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The Cave Kako Spilaio near Koronos

There are many caves on Naxos, although most of them are inaccessible, hidden and quite small. The most famous cave is the one on Mount Zeus, which was used for many thousands of years by the island’s inhabitants and whose archaeological investigation has yielded interesting finds.

Another large cave, Kakó Spílaio (“Bad Cave”), lies on Mount Kóronos in the northern part of the island. In ancient times, Mount Kóronos was dedicated to the fertility god Dionysus and was called Driós (from the Greek word for “oak”), as evidenced by an ancient inscription. Mount Driós is mentioned in many myths surrounding Dionysus, who is said to have been raised here by the three Naxiotic nymphs Koronis, Filia and Kleio. Dionysus regarded Naxos as his home and Mount Driós as his dwelling place. In ancient times, Dionysus and his entourage were worshipped in the cave: clay statues of the god Pan and nymphs have been found in the cave.

Mount Kóronos has a distinctly different geology to Mount Zeus: The latter consists of marble, the former mainly of granite. This leads to a quite different landscape and vegetation. Around Mount Kóronos the rainwater does not seep away underground as in the marble areas, but runs off above ground and feeds numerous springs and rivers. In addition, Mount Kóronos as the northernmost mountain on Naxos very often has a cloud cap, so that the humidity is here much higher than on Mount Zeus – the perfect place for a god of fertility! Large oak and chestnut forests are said to have existed around Mount Kóronos until the Middle Ages; these have now disappeared, but the heather that replaced them still has a very special charm that is unique to Naxos.

In the past, large oak forests are said to have grown on humid Mount Kóronos. Nowadays a strange and impressive heather grows on the top of the mountain. And even today, the area still radiates a magic which seems to preserve something of the presence of the fertility god Dionysus, to whom the mountain was dedicated in ancient times.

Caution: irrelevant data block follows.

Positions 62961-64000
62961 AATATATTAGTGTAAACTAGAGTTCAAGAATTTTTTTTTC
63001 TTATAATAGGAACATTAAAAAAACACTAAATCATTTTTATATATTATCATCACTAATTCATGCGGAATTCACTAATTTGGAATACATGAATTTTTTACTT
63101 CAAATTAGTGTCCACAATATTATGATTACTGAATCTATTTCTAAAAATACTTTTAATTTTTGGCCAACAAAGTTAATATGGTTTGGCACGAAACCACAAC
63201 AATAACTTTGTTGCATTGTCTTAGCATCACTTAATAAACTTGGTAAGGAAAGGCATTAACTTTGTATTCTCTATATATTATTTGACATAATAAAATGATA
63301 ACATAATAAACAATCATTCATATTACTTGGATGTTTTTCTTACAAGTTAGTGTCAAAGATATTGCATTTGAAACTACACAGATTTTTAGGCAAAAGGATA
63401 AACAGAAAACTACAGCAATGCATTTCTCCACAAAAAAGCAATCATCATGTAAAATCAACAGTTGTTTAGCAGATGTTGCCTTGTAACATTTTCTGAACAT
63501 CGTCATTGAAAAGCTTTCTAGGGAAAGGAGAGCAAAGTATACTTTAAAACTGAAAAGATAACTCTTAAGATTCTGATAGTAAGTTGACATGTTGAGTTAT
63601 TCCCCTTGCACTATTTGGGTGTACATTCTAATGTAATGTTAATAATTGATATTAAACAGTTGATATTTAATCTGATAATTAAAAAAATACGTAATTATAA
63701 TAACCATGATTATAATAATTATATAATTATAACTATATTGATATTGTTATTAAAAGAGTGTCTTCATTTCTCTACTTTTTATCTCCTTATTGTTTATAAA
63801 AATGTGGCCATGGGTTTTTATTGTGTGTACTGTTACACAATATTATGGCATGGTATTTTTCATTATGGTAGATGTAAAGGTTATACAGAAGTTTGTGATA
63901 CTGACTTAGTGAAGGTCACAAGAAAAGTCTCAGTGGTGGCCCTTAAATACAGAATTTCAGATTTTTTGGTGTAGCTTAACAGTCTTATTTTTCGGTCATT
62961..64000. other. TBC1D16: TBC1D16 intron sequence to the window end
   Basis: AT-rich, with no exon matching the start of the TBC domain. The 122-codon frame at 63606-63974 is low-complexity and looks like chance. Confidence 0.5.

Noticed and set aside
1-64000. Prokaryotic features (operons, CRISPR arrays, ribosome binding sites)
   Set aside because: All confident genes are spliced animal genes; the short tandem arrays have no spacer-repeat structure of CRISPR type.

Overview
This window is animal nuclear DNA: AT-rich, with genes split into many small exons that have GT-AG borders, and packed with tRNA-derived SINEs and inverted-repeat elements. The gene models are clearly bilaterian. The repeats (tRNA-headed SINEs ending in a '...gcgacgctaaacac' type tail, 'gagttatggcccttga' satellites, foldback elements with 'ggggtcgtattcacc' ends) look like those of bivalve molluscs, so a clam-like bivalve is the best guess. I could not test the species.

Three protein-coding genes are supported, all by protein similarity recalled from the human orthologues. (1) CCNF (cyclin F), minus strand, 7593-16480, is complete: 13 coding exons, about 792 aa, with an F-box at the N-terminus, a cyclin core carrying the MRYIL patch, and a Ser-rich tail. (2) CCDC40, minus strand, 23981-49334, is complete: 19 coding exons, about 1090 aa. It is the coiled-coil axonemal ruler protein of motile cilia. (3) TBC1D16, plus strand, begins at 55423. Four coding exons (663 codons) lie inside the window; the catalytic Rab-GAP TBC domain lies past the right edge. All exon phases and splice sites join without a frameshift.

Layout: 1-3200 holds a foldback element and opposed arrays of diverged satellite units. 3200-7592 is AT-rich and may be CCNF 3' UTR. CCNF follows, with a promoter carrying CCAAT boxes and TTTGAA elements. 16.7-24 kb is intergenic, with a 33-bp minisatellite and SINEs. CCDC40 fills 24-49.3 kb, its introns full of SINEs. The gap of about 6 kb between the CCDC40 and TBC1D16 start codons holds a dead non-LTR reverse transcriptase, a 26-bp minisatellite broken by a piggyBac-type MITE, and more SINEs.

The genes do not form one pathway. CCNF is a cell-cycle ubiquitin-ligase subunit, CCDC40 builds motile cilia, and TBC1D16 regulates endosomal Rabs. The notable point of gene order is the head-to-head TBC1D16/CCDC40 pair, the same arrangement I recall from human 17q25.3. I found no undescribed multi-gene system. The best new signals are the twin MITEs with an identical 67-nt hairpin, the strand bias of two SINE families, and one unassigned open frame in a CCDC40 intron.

Kakó Spílaio cave is located in a steep valley northwest of the top of Mount Kóronos; it lies roughly in the centre of this picture. There is no road leading to it, and it is quite a challenge to make your way it over stick and stone.

The cave lies at the foot of a steep rock face; the entrance is low, making it barely visible from a distance.

the entrance to the cave from the other side

The cave has several entrances next to each other.

Inside, a large, low room opens up, filled deep with dung from the sheep and goats seeking shade here in summer.

Straight ahead from the entrance towards the inside the cave ceiling looks as if it was carved out a bit so as to become high enough to allow a person to walk upright (approximately in the centre of the previous picture).

The cave rises diagonally to the left; the roof is so low here that you soon have crawl on all fours.

Here, the cave extends quite deep into the mountain.

It still goes a bit further, but at the end it gets too low for a person to fit.

Heading south, into the interior of the mountain, you soon come to a partition; however, you can crawl under the “wall” and then reach another room.

A little water flows in one corner.

The next room is very small.

From here, crawling on your stomach, you come to a third room about 15 metres long; here the view to the left…

…and to the right, from where a small crevice leads back into the main room.

And back again; you have to crawl under this wall.

Kakó Spílaio cave is mostly low, but quite large. There is said to be another circular room with a diameter of 45 metres, which can be reached through a very small passageway and contains a small lake, but we did not find it.

Caves are often home to interesting animals that are adapted to life in the dark and in the unchanging, protected environment. On Naxos occurs an endemic cave cricket (Dolichopoda naxia), of which we find quite a few, as well as a several bats.

An endemic cave cricket species lives in the caves and emery mines of Naxos.

These are probably horseshoe bats.

And now back to the entrance!

On a rock above the entrance sits this nest.

Who might have been nesting here?

And finally, the view outside, towards the north.

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